As I walked around the corner to Alhambra Lounge, I was greeted with a 200m line to get into the venue. This was both a good and a bad thing. Good, as it meant The Paper Kites and support acts would play to a packed out crowd in the small venue, but bad because it was quite chilly.
Up first was Brisbane duo The Phoncurves. Unfortunately because of the ridiculously slow line outside to get in, I missed most of their set. However what I did see was delightful. The girls sung beautifully together with the vocals blending so very well. Their final song, “Do Do Do” was quite different form the rest of the songs in their set, utilizing a sampler to create extra depth to the vocals. This song sounded quite reminiscent of a Doo-wop kind of song. Really cool.
Next up was Patrick James and band. These guys are the reason I love Indie-folk music. One, they use a banjo, a proper banjo. None of this ‘ganjo’ crap. And two, they sing with such conviction in three part harmony. It was so good to hear them singing together so well. Frontman, Patrick James, has an intriguing stage presence, and you can hear such emotion in the way he sings. One of the new songs “Stay” was really something. A lot mellower than those they had played previously. They then invited Christina from The Paper Kites, to sings a duo entitled “Shine” which was probably my favourite of the set: so very simple in its statement yet quite beautiful. They concluded their set with a self-proclaimed hoedown, which was good fun indeed.
So, before tonight, I’d only heard little snippets from The Paper Kites, but as a live experience, this band are breathtaking. They opened with “Featherstone” and that set the tone for the rest of the gig. Again, as will all the bands on the register for tonight, the vocals were gorgeous. The harmonies between the frontman, the guitarist, and Christina were stunning, and perfectly matched. So when the played songs that had a single acoustic guitar and three vocalists sensing in harmony, it was otherworldly. You hear this on their recordings, but to hear it live makes it something more special. By the time they got to “Bloom” they had the audience almost silent, which is no mean feat for a band to achieve. They encouraged everyone to join in the whistling in this song, and it’s got to be one of the most hilarious crowd participation activities I’ve been apart of. Whistling a tune is deceptively hard it would seem. The next songs they played, “Paint” the frontman asked for complete silence, and to my surprise, he got it. For the entirety of the song, there was not a sound in the venue. Only melodious vocals and guitars. The roar after the song concluded was more than well deserved. It was a wow moment.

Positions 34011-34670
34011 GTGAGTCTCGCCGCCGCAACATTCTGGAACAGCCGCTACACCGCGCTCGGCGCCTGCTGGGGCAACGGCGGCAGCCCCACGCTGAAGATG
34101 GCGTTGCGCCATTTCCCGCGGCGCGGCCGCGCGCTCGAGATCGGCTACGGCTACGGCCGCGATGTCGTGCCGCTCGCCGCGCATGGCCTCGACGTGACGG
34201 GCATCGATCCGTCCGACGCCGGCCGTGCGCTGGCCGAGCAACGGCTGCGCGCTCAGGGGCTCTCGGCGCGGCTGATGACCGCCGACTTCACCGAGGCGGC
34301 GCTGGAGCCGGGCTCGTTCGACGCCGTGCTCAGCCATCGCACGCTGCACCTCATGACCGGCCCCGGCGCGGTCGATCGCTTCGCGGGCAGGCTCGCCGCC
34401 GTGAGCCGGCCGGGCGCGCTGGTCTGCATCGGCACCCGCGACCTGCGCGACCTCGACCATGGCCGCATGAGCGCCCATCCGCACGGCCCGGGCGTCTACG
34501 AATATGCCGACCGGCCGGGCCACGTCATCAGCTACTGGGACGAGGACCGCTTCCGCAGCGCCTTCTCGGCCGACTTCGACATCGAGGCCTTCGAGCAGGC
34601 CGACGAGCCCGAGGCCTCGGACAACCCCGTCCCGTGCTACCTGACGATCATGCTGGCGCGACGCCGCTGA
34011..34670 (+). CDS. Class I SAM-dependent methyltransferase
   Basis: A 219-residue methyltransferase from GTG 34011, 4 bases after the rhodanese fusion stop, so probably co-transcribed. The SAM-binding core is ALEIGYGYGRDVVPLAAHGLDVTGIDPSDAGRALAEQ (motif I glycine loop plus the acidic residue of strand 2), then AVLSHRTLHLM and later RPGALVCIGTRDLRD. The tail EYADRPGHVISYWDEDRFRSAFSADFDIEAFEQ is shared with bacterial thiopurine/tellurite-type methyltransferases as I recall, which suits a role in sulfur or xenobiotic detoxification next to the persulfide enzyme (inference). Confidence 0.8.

This gig was certainly something special, and has restored my faith in indie-folk music. These three acts are amazing, especially The Paper Kites. I wouldn’t want to go on tour as that band though. The amount of gear they brought with them was insane. Two six-sting acoustics, a 12-string acoustic, and electric guitar, a bass, a mandolin, a slide guitar, a banjo, and whatever the drummer wanted to bring with him. Insane...